Accurate locations of buried utility infrastructures are very important for utility owners, utility managers and engineers, designers, and contractors that perform new installations, repairs, and maintenances in highway projects. A lack of reliable information on underground utilities not only can result in property damages, construction delays, design changes, claims, injuries, and even deaths, but also cause traffic delays, local business disruptions, environmental problems, and utility service breakdowns. Subsurface Utility Engineering (SUE) is an engineering process to reduce the potential of underground utility conflicts in the project planning phase. SUE utilizes new and existing technologies to accurately identify, characterize, and map underground utilities with three major activities including designating utilities, locating utilities, and data management. SUE can be the most suitable method for mitigating risks associated with uncertain underground information. Although many damage prevention practices have existed, the damage prevention practice using the SUE concept has not been developed for contractors, designers, engineers, and other stakeholders associated with or impacted by underground utilities. This study focuses on an in-depth analysis of SUE projects executed by Penn DOT districts. Based on this analysis and the utility impact score which refers to utility complexity at the construction site, a decision-support tool called utility impact rating form has been developed to determine which projects should include SUE and identify the appropriate levels of SUE investigation to be used. The computerized utility impact rating form is developed using Visual Basic software to provide a graphical interface for the purpose of enhancing the efficiency of the calculation and selection processes. A detailed benefit-cost analysis is also performed on twenty-two SUE projects and eight non-SUE projects. All of the projects show a strong relationship between SUE benefit-cost ratio and complexity level of buried utilities. The analysis clearly indicates that there is no relationship between SUE benefit-cost ratio and project cost and also no relationship between complexity level of buried utilities and project cost. The conclusion of this study is that SUE quality levels A and B should be based on the complexity of the buried utilities at the construction site to minimize associated risks and obtain maximum benefits.A detailed benefit-cost analysis is also performed on twenty-two SUE projects and eight non-SUE projects. All of the projects show a strong relationship between SUE benefit-cost ratio and complexity level of buried utilities.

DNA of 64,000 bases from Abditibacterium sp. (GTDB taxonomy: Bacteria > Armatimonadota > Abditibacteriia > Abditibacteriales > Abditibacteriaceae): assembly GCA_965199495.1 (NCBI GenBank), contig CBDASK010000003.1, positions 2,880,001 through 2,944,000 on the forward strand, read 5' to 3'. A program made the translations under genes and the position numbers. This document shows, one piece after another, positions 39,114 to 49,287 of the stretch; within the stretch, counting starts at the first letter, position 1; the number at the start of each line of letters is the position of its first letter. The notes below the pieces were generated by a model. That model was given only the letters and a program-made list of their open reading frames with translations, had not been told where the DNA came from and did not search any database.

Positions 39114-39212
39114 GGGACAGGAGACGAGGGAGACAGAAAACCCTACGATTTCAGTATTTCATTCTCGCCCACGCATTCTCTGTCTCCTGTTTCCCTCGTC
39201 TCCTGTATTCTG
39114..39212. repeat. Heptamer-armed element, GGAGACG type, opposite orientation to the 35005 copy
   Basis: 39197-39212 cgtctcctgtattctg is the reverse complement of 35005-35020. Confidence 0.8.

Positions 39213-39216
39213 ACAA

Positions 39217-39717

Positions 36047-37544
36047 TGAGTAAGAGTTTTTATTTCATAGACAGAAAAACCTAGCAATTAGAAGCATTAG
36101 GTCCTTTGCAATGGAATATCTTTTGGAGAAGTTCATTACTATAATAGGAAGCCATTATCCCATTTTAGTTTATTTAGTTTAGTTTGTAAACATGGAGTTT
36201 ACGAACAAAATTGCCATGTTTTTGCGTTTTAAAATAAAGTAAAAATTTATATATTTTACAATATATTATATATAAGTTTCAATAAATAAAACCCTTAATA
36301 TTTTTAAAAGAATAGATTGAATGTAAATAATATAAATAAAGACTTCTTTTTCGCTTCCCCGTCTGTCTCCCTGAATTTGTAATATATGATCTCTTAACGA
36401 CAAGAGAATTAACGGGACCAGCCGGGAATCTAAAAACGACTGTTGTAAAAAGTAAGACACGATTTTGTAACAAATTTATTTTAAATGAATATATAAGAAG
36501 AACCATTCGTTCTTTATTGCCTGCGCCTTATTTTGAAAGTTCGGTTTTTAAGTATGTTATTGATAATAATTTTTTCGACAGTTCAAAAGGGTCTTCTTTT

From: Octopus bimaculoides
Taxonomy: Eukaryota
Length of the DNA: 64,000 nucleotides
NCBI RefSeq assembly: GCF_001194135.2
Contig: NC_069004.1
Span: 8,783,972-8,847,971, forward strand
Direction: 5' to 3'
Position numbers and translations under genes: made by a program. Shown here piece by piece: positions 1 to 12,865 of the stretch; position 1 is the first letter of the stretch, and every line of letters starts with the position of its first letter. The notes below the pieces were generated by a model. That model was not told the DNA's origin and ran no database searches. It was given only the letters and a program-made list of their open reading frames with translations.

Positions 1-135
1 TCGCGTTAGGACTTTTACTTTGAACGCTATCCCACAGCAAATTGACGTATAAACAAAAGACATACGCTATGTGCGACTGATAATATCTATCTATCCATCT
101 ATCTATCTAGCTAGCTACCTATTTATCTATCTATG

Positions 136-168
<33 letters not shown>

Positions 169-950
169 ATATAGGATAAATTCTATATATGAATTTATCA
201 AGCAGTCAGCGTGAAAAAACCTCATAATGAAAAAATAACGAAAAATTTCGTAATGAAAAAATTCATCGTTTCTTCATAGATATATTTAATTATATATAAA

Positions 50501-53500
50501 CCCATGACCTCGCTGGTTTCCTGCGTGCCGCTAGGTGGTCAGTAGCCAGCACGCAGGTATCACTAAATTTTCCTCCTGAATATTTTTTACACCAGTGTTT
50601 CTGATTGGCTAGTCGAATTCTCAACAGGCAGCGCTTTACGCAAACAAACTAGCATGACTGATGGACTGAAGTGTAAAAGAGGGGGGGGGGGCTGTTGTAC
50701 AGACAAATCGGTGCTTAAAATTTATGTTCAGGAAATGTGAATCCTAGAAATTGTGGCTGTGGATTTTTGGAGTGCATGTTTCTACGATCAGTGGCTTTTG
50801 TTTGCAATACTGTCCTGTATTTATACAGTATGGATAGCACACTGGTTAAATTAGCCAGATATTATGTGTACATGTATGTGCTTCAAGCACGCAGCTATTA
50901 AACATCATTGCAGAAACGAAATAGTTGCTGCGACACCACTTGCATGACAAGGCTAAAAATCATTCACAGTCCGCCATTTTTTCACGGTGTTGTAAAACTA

|Title||:||Subsurface Utility Engineering for Highway Projects: A Study of Utility Impact Rating and Benefit-cost Analysis|
|Author||:||Yeun Jae Jung|
|Publisher||:||ProQuest - 2007|